|Publication number||US6285019 B1|
|Application number||US 09/331,458|
|Publication date||Sep 4, 2001|
|Filing date||Dec 12, 1997|
|Priority date||Dec 24, 1996|
|Also published as||DE19654211A1, DE19654211C2, EP0950205A1, EP0950205B1, WO1998028646A1|
|Publication number||09331458, 331458, PCT/1997/2895, PCT/DE/1997/002895, PCT/DE/1997/02895, PCT/DE/97/002895, PCT/DE/97/02895, PCT/DE1997/002895, PCT/DE1997/02895, PCT/DE1997002895, PCT/DE199702895, PCT/DE97/002895, PCT/DE97/02895, PCT/DE97002895, PCT/DE9702895, US 6285019 B1, US 6285019B1, US-B1-6285019, US6285019 B1, US6285019B1|
|Inventors||Johann Engelhardt, Christiane Ihrig|
|Original Assignee||Leica Microsystems Heidelberg Gmbh|
|Export Citation||BiBTeX, EndNote, RefMan|
|Patent Citations (7), Referenced by (17), Classifications (10), Legal Events (5)|
|External Links: USPTO, USPTO Assignment, Espacenet|
The invention concerns an optical system in the beam path of a microscope, specifically a confocal scanning microscope, such that one pinhole diaphragm, the illuminating pinhole, is placed in the illuminating beam between the light source and the object, and another, the detection pinhole, is placed in the detection beam path between the object and the detector.
Optical systems of the type being discussed here have been known in practice for a long time. As examples, we refer only to J. Engelhardt and W. Knebel,“Confocal Laser Scanning Microscopy in Physik in unserer Zeit [Physics in our time], Vol. 24, No. 2, pages 70-78 (1993); J. B. Pawley, in“Handbook of Biological Confocal Microscopy”, 2d Edition, pp. 581 ff; and European Patent 0 280 375 B1.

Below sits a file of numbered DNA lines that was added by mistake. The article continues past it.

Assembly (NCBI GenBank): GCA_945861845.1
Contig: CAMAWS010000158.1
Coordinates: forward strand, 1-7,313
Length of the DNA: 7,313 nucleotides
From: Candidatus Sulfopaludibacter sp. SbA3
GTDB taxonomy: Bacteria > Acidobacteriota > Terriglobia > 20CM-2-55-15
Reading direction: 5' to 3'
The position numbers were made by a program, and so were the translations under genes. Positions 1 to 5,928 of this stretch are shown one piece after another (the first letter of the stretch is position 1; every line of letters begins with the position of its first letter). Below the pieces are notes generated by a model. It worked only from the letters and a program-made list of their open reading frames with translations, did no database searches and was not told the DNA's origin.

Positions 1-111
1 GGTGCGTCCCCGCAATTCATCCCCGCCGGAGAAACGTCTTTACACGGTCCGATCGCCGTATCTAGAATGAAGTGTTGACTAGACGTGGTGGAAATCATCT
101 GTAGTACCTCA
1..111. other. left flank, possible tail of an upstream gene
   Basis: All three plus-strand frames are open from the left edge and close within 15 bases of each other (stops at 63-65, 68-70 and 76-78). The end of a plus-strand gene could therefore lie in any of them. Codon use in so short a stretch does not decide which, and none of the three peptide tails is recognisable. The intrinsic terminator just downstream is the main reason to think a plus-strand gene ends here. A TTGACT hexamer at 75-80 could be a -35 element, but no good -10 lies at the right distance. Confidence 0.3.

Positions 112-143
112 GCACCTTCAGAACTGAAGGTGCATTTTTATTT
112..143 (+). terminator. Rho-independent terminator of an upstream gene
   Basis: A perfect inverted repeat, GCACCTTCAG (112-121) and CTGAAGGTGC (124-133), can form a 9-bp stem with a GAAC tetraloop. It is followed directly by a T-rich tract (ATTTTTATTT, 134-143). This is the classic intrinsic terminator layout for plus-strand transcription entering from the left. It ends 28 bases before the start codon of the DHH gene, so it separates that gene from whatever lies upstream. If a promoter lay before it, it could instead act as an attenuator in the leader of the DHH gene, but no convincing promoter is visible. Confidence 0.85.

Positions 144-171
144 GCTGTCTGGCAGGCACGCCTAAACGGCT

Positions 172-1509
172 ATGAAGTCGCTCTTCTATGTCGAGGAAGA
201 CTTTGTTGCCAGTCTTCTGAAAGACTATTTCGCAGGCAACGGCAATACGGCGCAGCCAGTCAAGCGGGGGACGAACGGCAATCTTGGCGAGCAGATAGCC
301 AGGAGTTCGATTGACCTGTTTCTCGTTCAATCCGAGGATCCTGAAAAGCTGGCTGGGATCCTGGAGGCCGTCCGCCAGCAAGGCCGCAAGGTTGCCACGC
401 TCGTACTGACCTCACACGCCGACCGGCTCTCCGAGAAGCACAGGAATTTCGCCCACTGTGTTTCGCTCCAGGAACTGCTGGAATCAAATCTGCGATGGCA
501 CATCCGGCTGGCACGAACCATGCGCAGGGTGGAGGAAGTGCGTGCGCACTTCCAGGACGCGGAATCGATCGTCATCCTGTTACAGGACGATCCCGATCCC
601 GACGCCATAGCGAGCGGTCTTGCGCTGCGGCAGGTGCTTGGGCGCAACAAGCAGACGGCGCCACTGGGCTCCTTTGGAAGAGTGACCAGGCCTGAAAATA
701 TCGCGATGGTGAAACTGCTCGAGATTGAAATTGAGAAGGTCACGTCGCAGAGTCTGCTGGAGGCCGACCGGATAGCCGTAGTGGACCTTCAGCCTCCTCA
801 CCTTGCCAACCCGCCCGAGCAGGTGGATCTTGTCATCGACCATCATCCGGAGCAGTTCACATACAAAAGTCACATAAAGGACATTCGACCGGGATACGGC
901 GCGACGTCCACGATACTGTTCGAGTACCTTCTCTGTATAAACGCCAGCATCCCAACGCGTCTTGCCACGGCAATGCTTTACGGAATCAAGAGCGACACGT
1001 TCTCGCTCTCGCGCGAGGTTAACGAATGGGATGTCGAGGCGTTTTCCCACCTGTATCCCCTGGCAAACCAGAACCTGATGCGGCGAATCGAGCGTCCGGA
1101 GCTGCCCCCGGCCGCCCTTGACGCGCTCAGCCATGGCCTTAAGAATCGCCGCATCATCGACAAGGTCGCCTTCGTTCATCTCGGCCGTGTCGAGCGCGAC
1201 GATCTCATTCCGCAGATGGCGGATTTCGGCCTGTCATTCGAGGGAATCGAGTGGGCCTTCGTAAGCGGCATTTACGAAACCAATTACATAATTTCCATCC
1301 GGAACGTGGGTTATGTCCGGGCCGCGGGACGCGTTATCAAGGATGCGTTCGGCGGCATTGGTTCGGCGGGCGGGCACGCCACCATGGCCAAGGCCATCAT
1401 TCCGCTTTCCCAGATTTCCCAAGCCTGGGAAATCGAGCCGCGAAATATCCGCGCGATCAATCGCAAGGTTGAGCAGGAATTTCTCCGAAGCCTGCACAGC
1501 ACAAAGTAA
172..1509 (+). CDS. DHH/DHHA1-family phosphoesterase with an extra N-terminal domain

In confocal scanning microscopy in particular, it is necessary to match the diameter of the confocal pinholes to the different magnifications of various microscope objectives. If the pinhole is too large, the resolution along the optical axis is reduced. If the pinhole is too small, on the other hand, the light transmission is reduced; and that is not tolerable, especially in fluorescence applications. Depending on the optical system, the usual pinholes have diameters in the range between 10 μm and 10 mm.
The use of adjustable iris diaphragms in very long beam paths is also already known in practice. These iris diaphragms can be motorized. Their minimum usable diameter is limited to about 0.1 mm, though.
For mechanical-geometrical reasons, and for both mechanical stability and adjustability, compact designs are preferred over long beam paths in order to produce confocal optical systems.
Pinholes with diameters of 5 to 500 μm are used with short light paths. The diameter can be changed by placing several pinholes, each with a fixed diameter, on a disk or wheel. In that way the pinhole diameter can be changed in discrete steps. This is quite difficult because of the small pinhole diameter and the essential positioning accuracy, as such an arrangement is extremely sensitive to adjustment.